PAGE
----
Gordon Campbell | Parliament TV | Parliament Today | News Video | Crime | Employers | Housing | Immigration | Legal | Local Govt. | Maori | Welfare | Unions | Youth | Search

 


Key’s comments undermine Select Committee


Key’s comments undermine Select Committee
March 03, 2009


Auckland, New Zealand — Greenpeace has declined to appear before the Government’s climate change committee, saying John Key’s comments in the latest Investigate magazine show the process is a farce (1).

“Mr Key implies that climate change might not be happening. To the best of my knowledge, he’s the only leader in the world to think this, let alone say it publicly. His comments are dangerous and likely to make New Zealand a laughing stock," said Greenpeace climate campaigner Simon Boxer.

"Key’s comments go a long way towards explaining why New Zealand currently has no plans to reduce greenhouse gas emissions."

Boxer said there had been more than enough talk over climate policy in New Zealand; what’s needed is action. “New Zealand is now effectively alone within progressive OECD nations in having no formal climate change policies on the table. We have no credible programme whatsoever for tackling this growing global crisis.”

Greenpeace has a copy of a Ministry for the Environment discussion paper dated 1990 that canvassed options for tackling climate change, including market mechanisms such as emissions pricing or an emissions trading scheme (ETS). Eighteen years on New Zealand has made little progress.

“This is irresponsible and embarrassing,” said Boxer. “Particularly as countries like the US start to put in place some very strong packages to address climate change and bring their emissions down.”

Greenpeace engaged in the first consultation process over the ETS and was part of the climate change leadership forum. “This current review is just fiddling while Rome burns.”

He said the last round of consultation had shown the true colour of big business in New Zealand. “The response by a number of our industries – many of whom will be economic liabilities in a low carbon global economy - was self interested, myopic and simply failed to see the economic, social and environmental opportunities inherent in the ETS.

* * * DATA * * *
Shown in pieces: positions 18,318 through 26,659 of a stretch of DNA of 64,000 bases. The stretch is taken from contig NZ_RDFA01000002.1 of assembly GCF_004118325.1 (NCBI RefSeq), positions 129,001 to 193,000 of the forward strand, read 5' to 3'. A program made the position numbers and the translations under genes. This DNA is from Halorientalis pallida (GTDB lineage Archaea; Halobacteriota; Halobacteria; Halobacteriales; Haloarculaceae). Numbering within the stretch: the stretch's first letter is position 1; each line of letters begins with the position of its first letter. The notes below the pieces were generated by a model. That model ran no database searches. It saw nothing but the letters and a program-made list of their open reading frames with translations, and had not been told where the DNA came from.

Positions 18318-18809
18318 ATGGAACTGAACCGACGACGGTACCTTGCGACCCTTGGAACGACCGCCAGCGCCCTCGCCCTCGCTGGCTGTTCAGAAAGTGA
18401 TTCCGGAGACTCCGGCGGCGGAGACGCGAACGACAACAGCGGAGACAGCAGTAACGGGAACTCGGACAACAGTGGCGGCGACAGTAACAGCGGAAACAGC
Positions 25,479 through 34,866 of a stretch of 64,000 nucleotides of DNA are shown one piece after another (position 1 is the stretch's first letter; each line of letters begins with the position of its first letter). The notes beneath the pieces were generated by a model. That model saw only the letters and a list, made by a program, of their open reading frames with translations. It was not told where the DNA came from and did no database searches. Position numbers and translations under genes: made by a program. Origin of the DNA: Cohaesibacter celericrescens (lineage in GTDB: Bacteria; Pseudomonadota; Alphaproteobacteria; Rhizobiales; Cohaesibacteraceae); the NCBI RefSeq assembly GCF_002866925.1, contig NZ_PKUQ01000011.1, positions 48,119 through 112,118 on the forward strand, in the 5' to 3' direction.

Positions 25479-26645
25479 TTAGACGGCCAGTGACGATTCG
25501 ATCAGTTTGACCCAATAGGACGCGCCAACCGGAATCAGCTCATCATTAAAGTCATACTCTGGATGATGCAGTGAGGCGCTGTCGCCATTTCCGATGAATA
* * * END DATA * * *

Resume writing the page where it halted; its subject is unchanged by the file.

“And the relatively small contribution the ETS will make to the overall effort required by New Zealand to make a credible contribution to tackling climate change is insufficient for Greenpeace to justify spending further time on it,” said Boxer.

“If our political leaders don’t act soon, future generations of New Zealanders are going to turn around and ask: ‘how could you have done nothing, when you knew what was at stake?’ There is no time left for delay.”

Greenpeace is calling on the Government to commit to a 30-40 per cent emission reduction target by 2020, to be signed at Copenhagen in December.


Notes to Editor

(1) “The important point is that there is flexibility built into the system so that if the science either firms up considerably more, or deteriorates, and the climate sceptics are right, we have the ability to alter the impact on our economy.” – “Man at the Helm” – page 7, Investigate Magazine, March 2009

ENDS

© Scoop Media

 
 
 
 
 
Parliament Headlines | Politics Headlines | Regional Headlines

 

Gordon Campbell: On Bank Scandals (And Air Crashes)

Last month, the Australian Securities and Investment Commission (ASIC) filed proceedings against Westpac over activities that have some distinct echoes of the Libor scandal. More>>

Budget: Health Funding Must Keep Up With Need

NZNO: “The nursing team has been doing more with less for years. It’s getting to the point that we’re really worried about our colleagues, our patients, our jobs and the level of health care available for people in our country." More>>

ALSO:

Emissions Inventory: Time For The Government To Do The Right Thing

It’s time for the National Government to step up and do the right thing to reduce climate pollution as data shows New Zealand’s greenhouse gas emissions are higher than ever, the Green Party said today. More>>

ALSO:

Budget 2016: More Partnership Schools To Open

Seven new schools will join the eight Partnership Schools already open, along with further new schools opening in 2017. “The growth of this policy is a reflection of the high level of interest from educators and community leaders,” Mr Seymour says. More>>

ALSO:

No Correspondence With English: Did Brownlee Make Up Sale Of Navy Ships ‘On The Hoof?’

Having revealed that several Royal New Zealand Navy vessels have not left port in years, New Zealand First is now asking the Minister of Defence to prove he did not come up with the idea of selling HMNZS Taupo and Pukaki until the media asked him. More>>

Housing Plans: Labour- Abolish Auckland Urban Boundary
The Government should rule out any possibility of an urban growth boundary in Auckland Council’s Unitary Plan if it is serious about fixing the housing crisis. More>>
Greens - State House Solution
The Homes Not Cars policy allows Housing New Zealand to retain its dividend and, in addition, would refund its tax, to spend on the emergency building of around 450 new state houses. More>>

ALSO:

Houses And Taxes: Post-Cabinet, Pre-Budget Press Conference

The Prime Minister said that the pre-budget announcements showed that his Government is “investing in a growing economy”. He re-affirmed the National Government’s commitment to lowering personal tax rates but that any such change must fit with the fiscal reality of the time. More>>

ALSO:

Get More From Scoop

 

LATEST HEADLINES

 
 
 
 
 
 
 
 
 
Politics
Search Scoop  
 
 
Powered by Vodafone
NZ independent news